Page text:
Annual Donsol count identifies 26 new whale sharks

Annual Donsol count identifies 26 new whale sharks
A whale shark breaches the surface of the sea off the coast of Donsol. WWF-Philippines identified 26 new whale shark individuals during their 2021 survey. Photograph © Eric Kim / WWF-Philippines

A couple new faces were among the old as the latest whale shark survey came to a close in Donsol.

The World Wide Fund for Nature (WWF) Philippines identified 58 individual whale sharks during the organizations’ 2021 population survey, held annually off the coast of Donsol.

Of the 58 whale sharks spotted during the survey, 32 were returning individuals that had been recorded during previous surveys. The remaining 26 were new to the site and had never been recorded before in Donsol.

The survey was conducted from March 27 to June 15, 2021 with a total of 27 days and 144 whale shark encounters. The highest number of encounters happened in the month of May, which clocked 78 encounters out of 144.

The previous season’s survey was suspended due to quarantine measures imposed by the government in March 2020 when the Covid-19 pandemic hit the Philippines.

This year, WWF-Philippines pushed through with the annual survey despite pandemic restrictions. The local government of Donsol and the local Bantay Dagat lent their support to the effort.

“We’re always pleased to see new individuals popping up in our annual whale shark survey. The waters off the coast of Donsol are really known for the whale sharks that pass through them. To be spotting new individuals year after year is proof that whale sharks still choose to come here,” said WWF-Philippines Project Manager Manuel Narvadez.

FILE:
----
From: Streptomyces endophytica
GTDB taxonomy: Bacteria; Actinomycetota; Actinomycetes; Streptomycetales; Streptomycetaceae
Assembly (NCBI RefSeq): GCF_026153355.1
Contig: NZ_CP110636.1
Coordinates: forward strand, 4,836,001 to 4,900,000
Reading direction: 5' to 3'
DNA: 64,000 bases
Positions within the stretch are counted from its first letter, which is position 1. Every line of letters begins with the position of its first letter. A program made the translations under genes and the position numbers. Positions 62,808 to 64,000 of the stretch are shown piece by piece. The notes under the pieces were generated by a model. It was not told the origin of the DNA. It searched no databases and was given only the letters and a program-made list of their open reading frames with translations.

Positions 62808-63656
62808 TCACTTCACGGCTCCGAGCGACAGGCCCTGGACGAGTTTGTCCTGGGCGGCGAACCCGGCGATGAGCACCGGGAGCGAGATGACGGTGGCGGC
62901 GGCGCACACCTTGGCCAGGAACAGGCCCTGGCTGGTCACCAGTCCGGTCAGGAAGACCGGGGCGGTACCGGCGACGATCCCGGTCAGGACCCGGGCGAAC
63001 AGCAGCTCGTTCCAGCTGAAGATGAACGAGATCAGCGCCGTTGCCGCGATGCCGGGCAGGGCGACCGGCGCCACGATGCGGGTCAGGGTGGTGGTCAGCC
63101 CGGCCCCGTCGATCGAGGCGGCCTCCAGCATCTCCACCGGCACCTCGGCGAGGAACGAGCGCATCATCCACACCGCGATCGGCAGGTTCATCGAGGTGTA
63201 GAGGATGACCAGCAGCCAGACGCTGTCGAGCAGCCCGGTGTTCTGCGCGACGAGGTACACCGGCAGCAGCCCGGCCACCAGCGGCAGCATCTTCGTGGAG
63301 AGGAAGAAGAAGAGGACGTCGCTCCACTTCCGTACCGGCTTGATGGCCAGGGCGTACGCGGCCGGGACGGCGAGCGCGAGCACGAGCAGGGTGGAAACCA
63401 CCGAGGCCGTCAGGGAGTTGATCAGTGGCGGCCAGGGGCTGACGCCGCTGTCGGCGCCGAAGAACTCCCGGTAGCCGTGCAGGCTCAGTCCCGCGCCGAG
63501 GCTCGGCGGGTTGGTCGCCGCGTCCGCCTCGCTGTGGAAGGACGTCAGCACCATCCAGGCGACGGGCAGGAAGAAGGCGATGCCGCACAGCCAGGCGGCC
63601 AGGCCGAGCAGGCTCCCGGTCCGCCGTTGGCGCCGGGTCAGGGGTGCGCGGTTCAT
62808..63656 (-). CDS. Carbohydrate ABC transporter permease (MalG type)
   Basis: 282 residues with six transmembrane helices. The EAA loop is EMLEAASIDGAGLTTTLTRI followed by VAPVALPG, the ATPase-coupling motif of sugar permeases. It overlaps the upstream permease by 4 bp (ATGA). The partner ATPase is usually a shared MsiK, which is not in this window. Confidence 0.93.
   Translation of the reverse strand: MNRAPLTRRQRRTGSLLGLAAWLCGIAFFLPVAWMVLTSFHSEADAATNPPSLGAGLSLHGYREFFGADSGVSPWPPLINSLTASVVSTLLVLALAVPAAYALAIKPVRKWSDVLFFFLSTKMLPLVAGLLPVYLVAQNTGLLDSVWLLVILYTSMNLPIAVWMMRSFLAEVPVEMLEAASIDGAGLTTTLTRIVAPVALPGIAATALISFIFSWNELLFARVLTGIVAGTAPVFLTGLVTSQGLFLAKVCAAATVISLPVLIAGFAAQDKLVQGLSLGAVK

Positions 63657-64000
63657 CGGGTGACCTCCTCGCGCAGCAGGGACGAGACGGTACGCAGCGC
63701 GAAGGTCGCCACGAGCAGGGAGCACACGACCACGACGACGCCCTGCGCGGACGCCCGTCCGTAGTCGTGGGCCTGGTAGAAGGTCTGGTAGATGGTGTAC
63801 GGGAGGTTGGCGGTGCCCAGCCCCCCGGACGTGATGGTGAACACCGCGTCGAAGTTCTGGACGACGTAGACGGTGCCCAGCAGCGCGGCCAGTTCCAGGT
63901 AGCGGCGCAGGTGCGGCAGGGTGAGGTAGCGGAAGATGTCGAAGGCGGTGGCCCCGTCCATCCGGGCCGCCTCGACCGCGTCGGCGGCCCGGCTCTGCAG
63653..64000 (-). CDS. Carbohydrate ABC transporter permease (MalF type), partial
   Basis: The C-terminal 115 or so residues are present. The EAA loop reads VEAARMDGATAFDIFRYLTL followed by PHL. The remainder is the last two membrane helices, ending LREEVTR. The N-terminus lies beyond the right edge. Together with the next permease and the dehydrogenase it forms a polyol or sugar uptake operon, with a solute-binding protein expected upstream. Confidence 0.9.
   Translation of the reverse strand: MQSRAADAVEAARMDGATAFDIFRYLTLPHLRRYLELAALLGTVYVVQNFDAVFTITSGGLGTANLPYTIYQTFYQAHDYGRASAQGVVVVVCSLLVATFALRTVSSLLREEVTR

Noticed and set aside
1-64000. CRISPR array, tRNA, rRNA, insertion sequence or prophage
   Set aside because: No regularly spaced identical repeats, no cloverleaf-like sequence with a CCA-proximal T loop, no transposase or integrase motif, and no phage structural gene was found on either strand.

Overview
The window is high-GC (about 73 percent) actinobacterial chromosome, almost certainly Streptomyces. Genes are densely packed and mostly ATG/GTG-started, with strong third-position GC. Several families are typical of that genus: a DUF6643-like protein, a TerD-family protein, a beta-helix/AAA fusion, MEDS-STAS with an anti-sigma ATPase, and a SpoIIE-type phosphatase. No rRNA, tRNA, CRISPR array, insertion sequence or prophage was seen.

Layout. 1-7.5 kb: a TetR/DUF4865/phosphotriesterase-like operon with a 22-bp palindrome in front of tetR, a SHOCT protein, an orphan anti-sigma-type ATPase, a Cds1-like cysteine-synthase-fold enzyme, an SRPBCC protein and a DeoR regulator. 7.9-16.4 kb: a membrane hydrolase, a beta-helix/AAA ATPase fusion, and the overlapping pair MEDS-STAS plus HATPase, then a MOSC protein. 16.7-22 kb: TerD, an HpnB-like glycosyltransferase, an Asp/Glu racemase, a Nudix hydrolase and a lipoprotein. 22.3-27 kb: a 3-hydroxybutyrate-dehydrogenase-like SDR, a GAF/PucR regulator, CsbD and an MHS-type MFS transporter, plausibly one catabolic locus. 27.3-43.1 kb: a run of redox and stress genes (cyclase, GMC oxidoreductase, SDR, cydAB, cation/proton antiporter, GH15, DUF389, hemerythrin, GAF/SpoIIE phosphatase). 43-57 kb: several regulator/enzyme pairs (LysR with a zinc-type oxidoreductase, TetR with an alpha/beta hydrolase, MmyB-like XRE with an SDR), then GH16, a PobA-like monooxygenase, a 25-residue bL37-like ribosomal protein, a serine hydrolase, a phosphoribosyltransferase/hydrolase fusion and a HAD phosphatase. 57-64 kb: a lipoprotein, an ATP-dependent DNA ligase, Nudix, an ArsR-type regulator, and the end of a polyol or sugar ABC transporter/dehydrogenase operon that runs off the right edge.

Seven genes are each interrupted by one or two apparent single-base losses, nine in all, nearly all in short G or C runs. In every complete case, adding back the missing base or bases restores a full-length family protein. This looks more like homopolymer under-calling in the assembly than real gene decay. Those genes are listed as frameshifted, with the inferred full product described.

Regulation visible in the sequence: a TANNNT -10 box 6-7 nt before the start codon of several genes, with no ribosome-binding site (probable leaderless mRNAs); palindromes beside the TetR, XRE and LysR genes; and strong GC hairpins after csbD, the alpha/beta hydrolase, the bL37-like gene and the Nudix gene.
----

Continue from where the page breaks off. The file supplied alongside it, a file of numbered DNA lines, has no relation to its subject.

The Ticao-Burias Pass Protected Seascape (TBPPS), located between the provinces of Masbate, Sorsogon, Albay and Camarines Sur, is a biodiversity hotspot renowned for the presence of the charismatic whale shark. 

Since 1998, WWF-Philippines has been working with the local government of Donsol and the Department of Tourism to protect the local whale shark population. Employing a landscape approach, WWF-Philippines and its local partners aim to minimize human pressures threatening the health of the TBPPS.

The conservation organization also helps operate a citizen science effort to keep track of whale sharks passing through the TBPPS. By tasking visiting tourists with documenting and sharing the whale sharks they identify while out on guided tours, WWF-Philippines has helped create employment for locals while developing a database of individual whale sharks that have passed through the area over the years.

While similar in appearance, each whale shark individual can be identified by the unique pattern of white spots across its body. The Wildbook for Whale Sharks maintains an online database of individuals that have been identified throughout the history of the species’ conservation.

“This International Shark Awareness Day is a good time to remind everyone of the need to safeguard places like the TBPPS, for the sake of species like the whale shark. Each new whale shark we identify serves as a reminder of the importance of protecting this precious place,” said Narvadez.

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